Why I Perform
Growing up, I had a personality that could stop a room. A family favorite story is when I was two-years-old and my uncle taught me how to cluck like a chicken, and like a sexy chicken.
“Stephanie, what’s a chicken say?”
“Stephanie, what’s a sexy chicken say?”
“Baawwwwk bawwwwk,” I crooned as I fluttered my eyelashes.
He would use this to his advantage in restaurants, at the mall, anywhere he could, and it was always received with laughter. I was the first child and would dance, sing and make fun of others for little or no attention. My love for making people laugh only grew stronger when I found the great Steve Martin, Chevy Chase, and Dan Aykroyd on a television show that I wasn’t allowed to watch, “Saturday Night Live.” Although it aired way past my bedtime, I often snuck behind the couch to listen to my parents laugh—a rare sound in that home.
I vividly remember the day my secret obsession with The Festrunk Brothers on the infamous show was let out of the bag. I was in trouble, and my mother asked me why I did something. I answered her by dancing back and forth, imitating my idols’ accents perfectly, as I told her “Because I’m a wiillllld and crazzzy guy!” Her shock turned to laughter and that year, she purchased a t-shirt that would become my favorite. It said “I’m a wild and crazy kid.”
In the years after my parent’s divorce, we moved a lot. I attended several elementary schools, and three high schools, and fitting in was hard. Humor has a place when you feel so out of place and I made fast friends with people by impersonating the teacher, the principle, and other kids. I wasn’t a bully, quite the opposite in fact, but I had a knack for imitation, and I used it to survive in these new, established groups of peers.
I loved performing in plays and theater shows. I auditioned with confidence and perfected my improvisation skills because I couldn’t memorize words for the life of me. This often led frustrated teachers to cast me in the background. I did those roles with pride, but my dream was to be on the front of that stage, singing, dancing, performing and ultimately landing a coveted role on SNL in front of millions of fans. As time went on, that dream was cast to the side.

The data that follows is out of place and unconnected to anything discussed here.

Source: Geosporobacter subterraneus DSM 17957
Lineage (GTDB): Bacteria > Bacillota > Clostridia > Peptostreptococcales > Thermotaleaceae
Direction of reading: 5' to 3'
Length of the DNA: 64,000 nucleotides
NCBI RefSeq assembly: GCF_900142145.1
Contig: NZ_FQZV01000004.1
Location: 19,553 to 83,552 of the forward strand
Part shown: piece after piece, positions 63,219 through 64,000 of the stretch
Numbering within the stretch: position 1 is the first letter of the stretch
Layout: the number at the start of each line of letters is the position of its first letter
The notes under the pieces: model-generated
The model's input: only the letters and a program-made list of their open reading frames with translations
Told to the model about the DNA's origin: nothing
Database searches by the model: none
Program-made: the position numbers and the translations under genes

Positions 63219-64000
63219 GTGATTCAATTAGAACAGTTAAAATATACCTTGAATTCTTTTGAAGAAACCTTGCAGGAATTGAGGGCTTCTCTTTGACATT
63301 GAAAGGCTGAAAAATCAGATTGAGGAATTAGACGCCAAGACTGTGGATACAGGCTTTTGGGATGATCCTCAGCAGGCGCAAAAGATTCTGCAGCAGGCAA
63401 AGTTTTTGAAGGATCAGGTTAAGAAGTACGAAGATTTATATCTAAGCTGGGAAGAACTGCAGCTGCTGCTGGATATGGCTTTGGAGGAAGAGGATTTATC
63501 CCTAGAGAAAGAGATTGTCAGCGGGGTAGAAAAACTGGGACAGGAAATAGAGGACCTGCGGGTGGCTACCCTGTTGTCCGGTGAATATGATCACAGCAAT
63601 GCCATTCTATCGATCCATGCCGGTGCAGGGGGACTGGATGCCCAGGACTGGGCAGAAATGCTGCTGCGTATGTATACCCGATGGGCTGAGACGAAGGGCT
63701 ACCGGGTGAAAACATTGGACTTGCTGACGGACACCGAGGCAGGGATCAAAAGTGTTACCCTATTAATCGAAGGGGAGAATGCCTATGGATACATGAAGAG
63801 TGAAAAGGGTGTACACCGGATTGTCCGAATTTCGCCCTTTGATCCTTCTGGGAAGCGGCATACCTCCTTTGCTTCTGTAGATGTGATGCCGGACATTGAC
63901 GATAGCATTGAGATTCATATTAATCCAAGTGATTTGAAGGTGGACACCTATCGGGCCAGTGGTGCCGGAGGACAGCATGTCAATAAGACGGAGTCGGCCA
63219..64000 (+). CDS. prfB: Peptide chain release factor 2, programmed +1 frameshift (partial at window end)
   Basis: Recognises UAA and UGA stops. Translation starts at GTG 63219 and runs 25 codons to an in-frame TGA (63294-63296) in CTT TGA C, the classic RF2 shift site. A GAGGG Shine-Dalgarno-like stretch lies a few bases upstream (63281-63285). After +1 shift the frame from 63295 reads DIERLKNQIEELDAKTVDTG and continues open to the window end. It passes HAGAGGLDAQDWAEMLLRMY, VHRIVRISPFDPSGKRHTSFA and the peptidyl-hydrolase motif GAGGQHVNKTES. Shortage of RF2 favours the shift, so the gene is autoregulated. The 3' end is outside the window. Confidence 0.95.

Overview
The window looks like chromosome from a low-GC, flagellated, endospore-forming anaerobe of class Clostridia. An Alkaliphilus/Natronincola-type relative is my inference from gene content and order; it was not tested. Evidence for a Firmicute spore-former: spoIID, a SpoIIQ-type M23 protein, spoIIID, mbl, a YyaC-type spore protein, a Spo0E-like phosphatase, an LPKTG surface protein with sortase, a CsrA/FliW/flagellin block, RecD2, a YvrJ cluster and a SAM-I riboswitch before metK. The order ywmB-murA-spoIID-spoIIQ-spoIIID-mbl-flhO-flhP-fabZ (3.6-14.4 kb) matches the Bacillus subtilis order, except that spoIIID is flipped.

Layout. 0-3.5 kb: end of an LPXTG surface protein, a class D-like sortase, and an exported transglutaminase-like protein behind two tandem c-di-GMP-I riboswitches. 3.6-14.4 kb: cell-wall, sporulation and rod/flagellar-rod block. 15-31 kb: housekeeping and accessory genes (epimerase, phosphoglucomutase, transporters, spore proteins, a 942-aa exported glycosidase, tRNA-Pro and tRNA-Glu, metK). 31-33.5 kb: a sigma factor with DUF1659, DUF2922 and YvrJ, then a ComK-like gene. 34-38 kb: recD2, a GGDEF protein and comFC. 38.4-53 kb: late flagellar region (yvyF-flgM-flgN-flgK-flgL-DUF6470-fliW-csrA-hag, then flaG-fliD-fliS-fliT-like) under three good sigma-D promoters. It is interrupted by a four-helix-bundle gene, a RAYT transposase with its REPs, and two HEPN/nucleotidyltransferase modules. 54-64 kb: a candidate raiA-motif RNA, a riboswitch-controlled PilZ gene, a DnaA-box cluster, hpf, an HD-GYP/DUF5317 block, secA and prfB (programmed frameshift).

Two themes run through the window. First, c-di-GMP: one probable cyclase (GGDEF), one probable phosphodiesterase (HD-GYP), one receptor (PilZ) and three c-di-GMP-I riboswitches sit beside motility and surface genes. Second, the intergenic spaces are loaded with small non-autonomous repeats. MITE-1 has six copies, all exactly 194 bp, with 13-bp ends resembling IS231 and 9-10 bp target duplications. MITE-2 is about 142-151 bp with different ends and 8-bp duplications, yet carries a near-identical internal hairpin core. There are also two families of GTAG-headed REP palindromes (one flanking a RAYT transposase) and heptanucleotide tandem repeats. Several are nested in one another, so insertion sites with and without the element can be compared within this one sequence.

I moved out when I was 17, and created a life for myself with the help of my silver tongue and a knack for speaking my immature, yet clever mind. As the years went by, I cringed when people would suggest to me that I should be a comedian. I knew that. What I didn’t know is how. By the time I figured it out, I was 29 years old, a mother and a wife, and my dream seemed impossible.
I wasn’t the only person who was tired of not accomplishing my dream. My girlfriends had listened to my “what-ifs” and pity parties for years, and so one day, they decided to stop listening and instead, they started acting. They found an open mic contest in my area and told me point blank, “This is what you’ve always wanted to do. Sign up, or we will sign you up.” I signed up and they drove almost three hours to see me perform that Tuesday night.
The stage was set at Laugh’s Unlimited in Old Sacramento—a real comedy club. I was intimidated, but excited. Not nervous, but anxious. And then, it was my turn. I still remember stepping onto that stage with the hot lights on my face. The warmth of them didn’t compare to the laser beams of energy that zinged throughout my body after I received my first laugh from the crowd. Yes, they were full of my friends, my family, my coworkers…but there were strangers in the front row, and they were laughing, hard.
In that moment, I heard a voice, and it changed my life forever. The voice was my own, and it said, “Ohhhh, so this is what I’m supposed to do with my life.” I placed second in my first time on stage, but I left that club a winner.
I’ve been lucky in this unforgiving industry. I’ve met celebrities, performed on The View, been nominated for best comedian contests, and competed against the best at competitions like Comedy Centrals’ Up Next and Shaquille O’Neil’s comedy All Stars. I’ve worked with humble headliners like Dave Coulier, and burned-out legends like Gallagher. Through it all, it’s the only thing I’ve ever done professionally that fulfills that feeling that this is what I should be doing with my life.